Edition Fatigue


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caudor

Adventurer
When the 2e came out, I got excited and stopped playing 1e.

Then 3e came out, I got excited and stopped playing 2e.

When 3.5e came out, I didn't get excited but bought all the 3.5 books anyway.

When 4.0 came out, I was leary because of 3.5, but then got excited and embraced it.

When Essentials was released, I was simply confused. I like essentials, but I'm still not clear on the direction D&D is heading overall. My comfortable buying pattern has been broken.

I wish WotC would communicate more. They are a game company...not the Department of Defense.
 


Dannyalcatraz

Schmoderator
Staff member
Supporter
Question ( I am curious and I think it is relevant): What old rpg companies are still in the business and still making their primary revenue off their original rpg ip?

HERO RPG is still that company's primary source of revenue, AFAIK.
 

Dice4Hire

First Post
When the 2e came out, I got excited and stopped playing 1e.

Then 3e came out, I got excited and stopped playing 2e.

When 3.5e came out, I didn't get excited but bought all the 3.5 books anyway.

When 4.0 came out, I was leary because of 3.5, but then got excited and embraced it.

When Essentials was released, I was simply confused. I like essentials, but I'm still not clear on the direction D&D is heading overall. My comfortable buying pattern has been broken.

I wish WotC would communicate more. They are a game company...not the Department of Defense.

This is me except I did not go essentials. I do not mind new editions at all, even though I have lots of old editions in storage. This is still a super cheap hobby.
 

M.L. Martin

Adventurer
HERO RPG is still that company's primary source of revenue, AFAIK.

Different company, though. The original Hero Games is long defunct, after joining up with Iron Crown Enterprises, splitting off from them, partnering with R. Talsorian Games, and then being bought by Cybergames. The new company is actually "Defenders of Justice d/b/a (doing business as) Hero Games." However, they've managed to take a system considered pretty much dead and bring it back with steady support for nine years as of this year. In terms of edition count, they launched with a Fifth Edition in 2002 (although the manuscript's actually a couple of years older than that date would suggest), did a Revised Edition a few years later (mostly an expansion and errata collection), and launched a Sixth Edition in 2009. However, the changes are less dramatic than the 2E-3E or 3E-4E changes in D&D--the changes between HERO's 5th and 6th Editions are probably closest to 1E-2E.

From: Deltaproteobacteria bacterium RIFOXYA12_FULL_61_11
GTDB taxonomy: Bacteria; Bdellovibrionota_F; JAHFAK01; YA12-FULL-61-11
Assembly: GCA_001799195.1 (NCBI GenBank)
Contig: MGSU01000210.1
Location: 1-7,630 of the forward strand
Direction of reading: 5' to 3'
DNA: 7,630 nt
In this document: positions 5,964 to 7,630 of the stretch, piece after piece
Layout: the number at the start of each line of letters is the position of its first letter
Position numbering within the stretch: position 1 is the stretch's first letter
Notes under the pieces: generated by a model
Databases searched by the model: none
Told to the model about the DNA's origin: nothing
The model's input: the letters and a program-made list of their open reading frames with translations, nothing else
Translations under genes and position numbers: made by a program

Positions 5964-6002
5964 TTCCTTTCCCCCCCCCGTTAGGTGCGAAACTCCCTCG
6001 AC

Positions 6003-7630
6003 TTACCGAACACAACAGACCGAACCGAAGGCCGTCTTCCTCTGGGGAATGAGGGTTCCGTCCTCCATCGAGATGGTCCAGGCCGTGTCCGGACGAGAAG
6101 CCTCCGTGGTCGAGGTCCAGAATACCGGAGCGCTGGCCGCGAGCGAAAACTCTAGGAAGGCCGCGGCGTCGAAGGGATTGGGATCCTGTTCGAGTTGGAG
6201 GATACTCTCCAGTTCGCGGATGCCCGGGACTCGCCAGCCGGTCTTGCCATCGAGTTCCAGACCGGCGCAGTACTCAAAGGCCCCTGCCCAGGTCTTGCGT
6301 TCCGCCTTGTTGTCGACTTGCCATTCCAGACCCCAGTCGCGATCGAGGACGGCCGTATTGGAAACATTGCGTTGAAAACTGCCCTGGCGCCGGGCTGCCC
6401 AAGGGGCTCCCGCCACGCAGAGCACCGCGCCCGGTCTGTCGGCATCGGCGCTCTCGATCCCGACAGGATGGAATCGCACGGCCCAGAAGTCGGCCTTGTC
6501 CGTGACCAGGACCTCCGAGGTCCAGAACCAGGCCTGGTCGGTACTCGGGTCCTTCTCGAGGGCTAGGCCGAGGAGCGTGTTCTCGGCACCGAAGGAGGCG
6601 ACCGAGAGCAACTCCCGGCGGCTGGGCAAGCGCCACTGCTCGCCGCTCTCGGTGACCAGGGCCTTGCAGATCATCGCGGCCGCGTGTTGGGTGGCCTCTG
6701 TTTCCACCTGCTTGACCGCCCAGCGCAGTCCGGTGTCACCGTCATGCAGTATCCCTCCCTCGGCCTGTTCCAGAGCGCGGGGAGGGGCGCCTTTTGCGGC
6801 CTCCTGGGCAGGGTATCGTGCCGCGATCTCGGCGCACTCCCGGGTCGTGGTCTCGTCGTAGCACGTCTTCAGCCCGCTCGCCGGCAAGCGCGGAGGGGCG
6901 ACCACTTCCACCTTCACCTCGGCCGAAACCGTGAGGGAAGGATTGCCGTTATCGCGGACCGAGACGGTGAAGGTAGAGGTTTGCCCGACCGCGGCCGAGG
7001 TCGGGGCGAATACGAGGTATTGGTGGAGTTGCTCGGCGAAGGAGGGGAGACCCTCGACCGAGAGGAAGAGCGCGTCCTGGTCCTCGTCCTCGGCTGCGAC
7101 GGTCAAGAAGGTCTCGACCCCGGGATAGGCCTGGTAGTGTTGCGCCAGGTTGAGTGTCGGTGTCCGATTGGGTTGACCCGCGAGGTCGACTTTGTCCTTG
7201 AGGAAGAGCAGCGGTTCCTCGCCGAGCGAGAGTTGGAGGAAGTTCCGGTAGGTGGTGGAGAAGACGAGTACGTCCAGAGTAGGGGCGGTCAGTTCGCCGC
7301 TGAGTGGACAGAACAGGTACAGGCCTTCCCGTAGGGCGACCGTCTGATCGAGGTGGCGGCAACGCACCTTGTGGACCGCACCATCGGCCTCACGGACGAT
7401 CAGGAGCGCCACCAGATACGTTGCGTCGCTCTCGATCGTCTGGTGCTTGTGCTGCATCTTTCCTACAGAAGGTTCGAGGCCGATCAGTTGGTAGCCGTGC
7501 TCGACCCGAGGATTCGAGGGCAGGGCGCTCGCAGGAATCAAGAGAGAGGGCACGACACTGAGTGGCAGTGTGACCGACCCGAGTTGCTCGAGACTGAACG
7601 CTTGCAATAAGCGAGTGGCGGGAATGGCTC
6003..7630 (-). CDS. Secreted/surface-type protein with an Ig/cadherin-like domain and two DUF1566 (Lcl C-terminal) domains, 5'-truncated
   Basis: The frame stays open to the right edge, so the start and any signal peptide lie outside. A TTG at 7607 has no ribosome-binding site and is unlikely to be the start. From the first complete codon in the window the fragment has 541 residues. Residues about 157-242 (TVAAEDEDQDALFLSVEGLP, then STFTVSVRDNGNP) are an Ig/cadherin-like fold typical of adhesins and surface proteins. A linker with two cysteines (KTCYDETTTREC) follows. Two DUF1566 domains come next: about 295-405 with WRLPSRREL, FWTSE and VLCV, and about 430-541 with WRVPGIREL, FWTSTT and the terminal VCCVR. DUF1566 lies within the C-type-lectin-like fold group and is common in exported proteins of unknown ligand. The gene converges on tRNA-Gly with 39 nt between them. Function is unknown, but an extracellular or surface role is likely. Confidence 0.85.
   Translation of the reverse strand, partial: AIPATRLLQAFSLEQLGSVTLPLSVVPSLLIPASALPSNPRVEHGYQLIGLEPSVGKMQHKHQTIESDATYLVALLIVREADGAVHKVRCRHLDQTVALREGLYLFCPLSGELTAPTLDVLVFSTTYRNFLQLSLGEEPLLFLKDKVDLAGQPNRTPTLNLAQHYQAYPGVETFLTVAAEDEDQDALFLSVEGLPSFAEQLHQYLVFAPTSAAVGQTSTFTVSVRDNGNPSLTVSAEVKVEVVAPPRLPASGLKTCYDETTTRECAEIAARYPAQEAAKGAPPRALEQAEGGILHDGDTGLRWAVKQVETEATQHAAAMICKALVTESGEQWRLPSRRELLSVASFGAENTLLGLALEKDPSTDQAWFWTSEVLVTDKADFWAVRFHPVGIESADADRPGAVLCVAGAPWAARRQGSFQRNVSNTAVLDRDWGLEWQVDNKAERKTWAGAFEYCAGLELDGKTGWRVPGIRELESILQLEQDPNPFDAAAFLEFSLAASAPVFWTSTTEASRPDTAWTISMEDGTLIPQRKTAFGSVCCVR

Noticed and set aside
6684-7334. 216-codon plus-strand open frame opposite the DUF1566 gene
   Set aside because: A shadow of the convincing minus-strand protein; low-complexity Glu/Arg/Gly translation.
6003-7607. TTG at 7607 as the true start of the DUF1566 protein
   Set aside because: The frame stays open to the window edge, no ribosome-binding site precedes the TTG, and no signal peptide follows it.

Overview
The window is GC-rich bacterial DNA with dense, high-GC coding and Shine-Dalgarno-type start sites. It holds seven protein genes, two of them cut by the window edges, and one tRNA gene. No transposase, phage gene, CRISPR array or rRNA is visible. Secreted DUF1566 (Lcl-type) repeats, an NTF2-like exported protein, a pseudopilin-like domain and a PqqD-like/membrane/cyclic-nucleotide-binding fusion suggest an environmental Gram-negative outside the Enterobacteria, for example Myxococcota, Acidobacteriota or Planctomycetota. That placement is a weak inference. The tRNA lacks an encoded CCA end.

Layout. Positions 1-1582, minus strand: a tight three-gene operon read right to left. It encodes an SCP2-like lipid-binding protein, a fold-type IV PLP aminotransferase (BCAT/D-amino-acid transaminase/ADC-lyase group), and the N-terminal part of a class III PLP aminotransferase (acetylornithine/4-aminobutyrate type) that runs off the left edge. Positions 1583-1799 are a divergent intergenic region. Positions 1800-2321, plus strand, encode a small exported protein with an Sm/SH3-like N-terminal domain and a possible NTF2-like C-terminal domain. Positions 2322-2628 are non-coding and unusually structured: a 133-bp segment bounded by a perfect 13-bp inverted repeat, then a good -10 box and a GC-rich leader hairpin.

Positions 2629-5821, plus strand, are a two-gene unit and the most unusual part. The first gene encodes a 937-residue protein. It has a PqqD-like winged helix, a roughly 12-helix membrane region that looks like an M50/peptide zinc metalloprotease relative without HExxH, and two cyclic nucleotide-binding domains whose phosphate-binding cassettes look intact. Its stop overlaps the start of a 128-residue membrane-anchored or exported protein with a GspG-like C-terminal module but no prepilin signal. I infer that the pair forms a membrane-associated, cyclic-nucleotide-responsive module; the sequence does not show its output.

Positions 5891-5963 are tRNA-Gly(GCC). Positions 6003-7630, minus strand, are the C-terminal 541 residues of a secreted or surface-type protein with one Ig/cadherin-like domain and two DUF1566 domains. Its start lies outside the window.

Steve Jackson Games and Palladium are still around, but almost all SJG's revenue these days comes from Munchkin, and Palladium appears to be treading water.
 

Votan

Explorer
So what if WOTC decided to just stick with 4E Essentials, regardless of whether or not it's the Platonic Form of role playing game systems? What if they just decided to go with it for a while (like, a decade) and see if it could gain traction? Is there a possible business model that could support that in this industry, or do we have to face the fact that, at heart, Dungeons and Dragons is so weak of a product that the only way it can last is by making the same few thousand people buy it over and over again every couple years?

One thing to keep in mind is that the complexity of Settles of Catan is much lower than any edition of Dungeons and Dragons. For example, it does not require a referee in order to play. Nor is the rulebook (for settlers of Catan)on the order of hundreds of pages (as far as I know) whereas all editions of D&D have tended to require a lot of reading and rules mastery.
 

Tequila Sunrise

Adventurer
It seems to me that most folks just don't want to play RPGs. It isn't so much a matter of being weak or strong, as it is appealing to a particular kind of person who isn't particularly common.
So what you're saying is, we should use mass media to brainwash the masses into attending and playing D&D sessions with religious devotion. Then WotC won't need any new editions to make money. But we will need to appoint legally recognized clergy...er, I mean DMs. And we'll need to elect a DMP (Dungeon Master Pope) to organize our crusades against those heretical souls who resist the Word of Gygax and Arneson...

Sounds fun to me. :)
 

Mark CMG

Creative Mountain Games
We're getting to a point where the belief seems to be that every year a customer must replace their old gaming materials.
 

Odhanan

Adventurer
"Must spread XPs..."

This thread is spot on. Well done, Korgoth.

So what if WOTC decided to just stick with 4E Essentials, regardless of whether or not it's the Platonic Form of role playing game systems? What if they just decided to go with it for a while (like, a decade) and see if it could gain traction?
I'm going to surprise some people, but, although I would like for another iteration of the game to become a true long-lasting game classic, I would accept this compromise, and I think this is what actually should happen to the game at some point. Essentials being itself seen as something of a compromise by some people between the changes of 4e and traditional D&D, maybe it is indeed the version of the game that should become the classic D&D game.
 

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